- Interventions may include small group work, individual support programs, use of visual supports, individual work stations, use of extra resources, play time or nurture support groups
- Please also see the SEND policy
The school plan support for pupils with SEND through the graduated approach.
Download the blank pupil profile.
5 Who will support my child in school?
- It is the responsibility of all class teachers to plan for all children in the class including those with SEND and the first step in our graduated response to SEND will always be quality first teaching and differentiated learning opportunities within the classroom
- Intervention groups and individual support may be led by a teacher or a teaching assistant
- Please see the list below of qualifications or certificates held by staff in school relating to SEND support
The graduated approach means that children will first be supported through quality first teaching in the classroom. The SENDCo may become involved to offer advice and support where children’s needs cannot be met solely through this approach. Where children have more significant needs that require specialist support external agencies may be called upon. The support of external agencies can involve specialist assessments, specialist taught sessions, groups work and individual support. Other support offered by external agencies provides staff and parents with specialist advice to implement with children ongoingly in school and/or at home so that staff develop the skills and expertise to support children’s individual needs in the long term.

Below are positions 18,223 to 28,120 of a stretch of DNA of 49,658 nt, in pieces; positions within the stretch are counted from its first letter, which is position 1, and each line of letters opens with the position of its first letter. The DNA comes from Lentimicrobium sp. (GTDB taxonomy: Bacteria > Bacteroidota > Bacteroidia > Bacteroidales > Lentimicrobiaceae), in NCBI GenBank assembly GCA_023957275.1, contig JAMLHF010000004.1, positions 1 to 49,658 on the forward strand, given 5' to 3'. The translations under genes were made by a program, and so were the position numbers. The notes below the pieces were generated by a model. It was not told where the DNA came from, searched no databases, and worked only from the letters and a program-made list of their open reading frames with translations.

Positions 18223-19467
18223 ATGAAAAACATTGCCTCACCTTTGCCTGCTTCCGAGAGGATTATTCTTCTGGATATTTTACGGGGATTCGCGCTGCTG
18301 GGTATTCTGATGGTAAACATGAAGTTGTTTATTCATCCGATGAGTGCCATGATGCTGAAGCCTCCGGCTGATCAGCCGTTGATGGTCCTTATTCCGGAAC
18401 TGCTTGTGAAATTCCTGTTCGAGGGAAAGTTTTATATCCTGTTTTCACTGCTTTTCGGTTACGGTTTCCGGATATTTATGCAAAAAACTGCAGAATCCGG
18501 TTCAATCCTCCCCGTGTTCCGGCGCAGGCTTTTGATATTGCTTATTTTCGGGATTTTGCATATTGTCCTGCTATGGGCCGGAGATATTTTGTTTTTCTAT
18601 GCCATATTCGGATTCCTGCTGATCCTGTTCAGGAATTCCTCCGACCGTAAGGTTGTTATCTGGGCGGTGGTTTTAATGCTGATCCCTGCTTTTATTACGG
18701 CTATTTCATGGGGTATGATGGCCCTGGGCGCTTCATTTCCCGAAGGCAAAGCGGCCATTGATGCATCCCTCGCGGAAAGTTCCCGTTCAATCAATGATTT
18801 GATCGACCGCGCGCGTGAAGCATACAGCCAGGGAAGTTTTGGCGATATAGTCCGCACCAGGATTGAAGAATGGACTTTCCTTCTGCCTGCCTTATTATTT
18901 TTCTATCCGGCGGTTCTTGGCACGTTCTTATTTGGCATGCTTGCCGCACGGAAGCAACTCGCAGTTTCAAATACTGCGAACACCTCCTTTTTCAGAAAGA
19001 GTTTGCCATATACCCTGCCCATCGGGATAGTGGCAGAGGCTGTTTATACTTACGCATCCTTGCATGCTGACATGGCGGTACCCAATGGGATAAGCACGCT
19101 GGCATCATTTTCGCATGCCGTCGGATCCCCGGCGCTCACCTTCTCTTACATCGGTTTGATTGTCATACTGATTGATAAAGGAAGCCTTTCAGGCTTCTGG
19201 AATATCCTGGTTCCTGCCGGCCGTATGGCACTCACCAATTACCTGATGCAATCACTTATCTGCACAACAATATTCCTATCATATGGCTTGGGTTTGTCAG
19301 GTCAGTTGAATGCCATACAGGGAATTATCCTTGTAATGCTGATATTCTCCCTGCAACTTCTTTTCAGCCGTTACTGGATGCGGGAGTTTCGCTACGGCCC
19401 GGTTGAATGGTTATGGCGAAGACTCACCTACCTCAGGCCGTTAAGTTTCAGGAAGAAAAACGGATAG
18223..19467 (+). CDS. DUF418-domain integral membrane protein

6 What training and experience do staff have for the additional support my child needs?
- National SENCo Award:
The National SENCo Award is a masters level course that is statutory for all SENDCos appointed newly to the role since September 2008.
- Precision teaching:
Precision teaching involves working with a child individually for a short time (5-10 minutes) It is used to address a very specific gap in a child’s knowledge by repeating teaching over and over again; the same teaching takes place every day and progress is measured and tracked.
- Colourful semantics:
Colourful semantics is used to teach the possible structure of sentences by using colour coded words. It develops and consolidates the understanding of question words who, what, where.
- Team Teach:
Team teach involves being trained in de-escalation techniques. These include strategies to avoid physical contact but also include training in the positive handling of pupils. The course is based on positive behaviour techniques, communication and use of body language to manage behaviour
- Moving and handling:
Staff trained in moving and handling have learned how to use the ceiling track hoist and mobile hoist to support transitions of disabled children in and out of specialist seating
- Several staff are trained to change a stoma bag and catheter
- Several staff are trained in gastrostomy feeding
Makaton is a language programme using signs and symbols to help people to communicate. It is designed to support spoken language and the signs and symbols are used with speech, in spoken word order.